Evidence supporting a role for circulating macrophages in the regression of vascular remodeling following sub-chronic exposure to hemoglobin plus hypoxia
Pak, David I
Fini, Mehdi A
Stenmark, Kurt R
Buehler, Paul W
Irwin, David C
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AbstractMacrophages are a heterogeneous population with both pro- and anti-inflammatory functions play an essential role in maintaining tissue homeostasis, promoting inflammation under pathological conditions, and tissue repair after injury. In pulmonary hypertension, the M1 phenotype is more pro-inflammatory compared to the M2 phenotype, which is involved in tissue repair. The role of macrophages in the initiation and progression of pulmonary hypertension is well studied. However, their role in the regression of established pulmonary hypertension is not well known. Rats chronically exposed to hemoglobin (Hb) plus hypoxia (HX) share similarities to humans with pulmonary hypertension associated with hemolytic disease, including the presence of a unique macrophage phenotype surrounding distal vessels that are associated with vascular remodeling. These lung macrophages are characterized by high iron content, HO-1, ET-1, and IL-6, and are recruited from the circulation. Depletion of macrophages in this model prevents the development of pulmonary hypertension and vascular remodeling. In this study, we specifically investigate the regression of pulmonary hypertension over a four-week duration after rats were removed from Hb + HX exposure with and without gadolinium chloride administration. Withdrawal of Hb + HX reversed systolic pressures and right ventricular function after Hb + Hx exposure in four weeks. Our data show that depleting circulating monocytes/macrophages during reversal prevents complete recovery of right ventricular systolic pressure and vascular remodeling in this rat model of pulmonary hypertension at four weeks post exposure. The data presented offer a novel insight into the role of macrophages in the processes of pulmonary hypertension regression in a rodent model of Hb + Hx-driven disease.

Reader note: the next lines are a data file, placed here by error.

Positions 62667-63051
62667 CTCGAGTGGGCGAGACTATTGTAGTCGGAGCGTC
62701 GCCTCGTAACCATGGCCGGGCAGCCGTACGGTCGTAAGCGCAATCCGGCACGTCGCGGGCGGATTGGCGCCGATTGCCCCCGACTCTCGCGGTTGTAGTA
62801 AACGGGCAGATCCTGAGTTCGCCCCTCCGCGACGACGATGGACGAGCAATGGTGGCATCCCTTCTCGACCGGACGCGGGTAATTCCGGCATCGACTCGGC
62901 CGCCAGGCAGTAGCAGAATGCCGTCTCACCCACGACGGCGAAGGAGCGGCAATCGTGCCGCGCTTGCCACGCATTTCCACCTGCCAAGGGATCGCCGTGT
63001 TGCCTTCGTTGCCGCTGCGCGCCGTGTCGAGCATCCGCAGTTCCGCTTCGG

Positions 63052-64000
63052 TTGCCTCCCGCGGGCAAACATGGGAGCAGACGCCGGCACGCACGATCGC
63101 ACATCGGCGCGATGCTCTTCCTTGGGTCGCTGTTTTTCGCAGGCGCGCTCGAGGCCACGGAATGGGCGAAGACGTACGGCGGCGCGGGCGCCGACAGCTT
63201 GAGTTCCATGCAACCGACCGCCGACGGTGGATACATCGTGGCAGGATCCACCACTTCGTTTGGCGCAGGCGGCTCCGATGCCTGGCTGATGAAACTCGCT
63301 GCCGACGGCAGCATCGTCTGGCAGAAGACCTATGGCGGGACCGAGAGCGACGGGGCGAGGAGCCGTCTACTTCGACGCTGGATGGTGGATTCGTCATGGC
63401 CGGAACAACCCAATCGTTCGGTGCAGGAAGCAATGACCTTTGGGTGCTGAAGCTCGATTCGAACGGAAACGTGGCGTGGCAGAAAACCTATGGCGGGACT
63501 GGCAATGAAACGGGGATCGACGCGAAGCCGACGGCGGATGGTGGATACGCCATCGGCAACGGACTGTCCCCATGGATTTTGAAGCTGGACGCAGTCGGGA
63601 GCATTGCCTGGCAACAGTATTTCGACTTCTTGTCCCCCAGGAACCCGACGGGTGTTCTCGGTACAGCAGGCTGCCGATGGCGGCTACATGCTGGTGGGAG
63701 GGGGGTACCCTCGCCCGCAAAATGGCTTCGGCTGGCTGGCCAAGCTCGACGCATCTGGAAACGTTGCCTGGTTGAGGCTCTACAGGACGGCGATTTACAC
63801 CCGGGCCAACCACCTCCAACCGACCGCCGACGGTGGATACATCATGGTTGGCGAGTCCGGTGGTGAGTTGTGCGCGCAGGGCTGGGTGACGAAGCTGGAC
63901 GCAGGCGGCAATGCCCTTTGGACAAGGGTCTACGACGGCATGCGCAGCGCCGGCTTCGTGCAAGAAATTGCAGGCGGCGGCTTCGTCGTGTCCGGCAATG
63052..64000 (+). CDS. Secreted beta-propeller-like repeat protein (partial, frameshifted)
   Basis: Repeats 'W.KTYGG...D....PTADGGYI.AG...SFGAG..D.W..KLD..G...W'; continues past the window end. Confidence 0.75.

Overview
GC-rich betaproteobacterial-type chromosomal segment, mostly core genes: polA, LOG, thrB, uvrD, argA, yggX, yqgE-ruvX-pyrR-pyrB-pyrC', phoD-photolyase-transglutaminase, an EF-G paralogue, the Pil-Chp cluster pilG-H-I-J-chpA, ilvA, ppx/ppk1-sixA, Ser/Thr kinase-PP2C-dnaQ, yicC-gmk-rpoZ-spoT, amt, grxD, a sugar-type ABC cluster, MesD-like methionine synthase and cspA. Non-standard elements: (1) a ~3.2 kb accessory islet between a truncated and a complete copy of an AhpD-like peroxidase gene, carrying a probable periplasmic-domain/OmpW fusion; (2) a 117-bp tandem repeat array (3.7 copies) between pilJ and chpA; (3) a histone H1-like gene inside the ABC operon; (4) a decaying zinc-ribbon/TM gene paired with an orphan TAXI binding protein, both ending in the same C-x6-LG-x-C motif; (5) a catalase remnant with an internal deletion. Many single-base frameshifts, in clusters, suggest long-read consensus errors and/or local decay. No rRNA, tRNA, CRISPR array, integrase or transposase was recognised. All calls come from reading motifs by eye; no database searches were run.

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Identifier to cite or link to this itemhttp://hdl.handle.net/10713/17158
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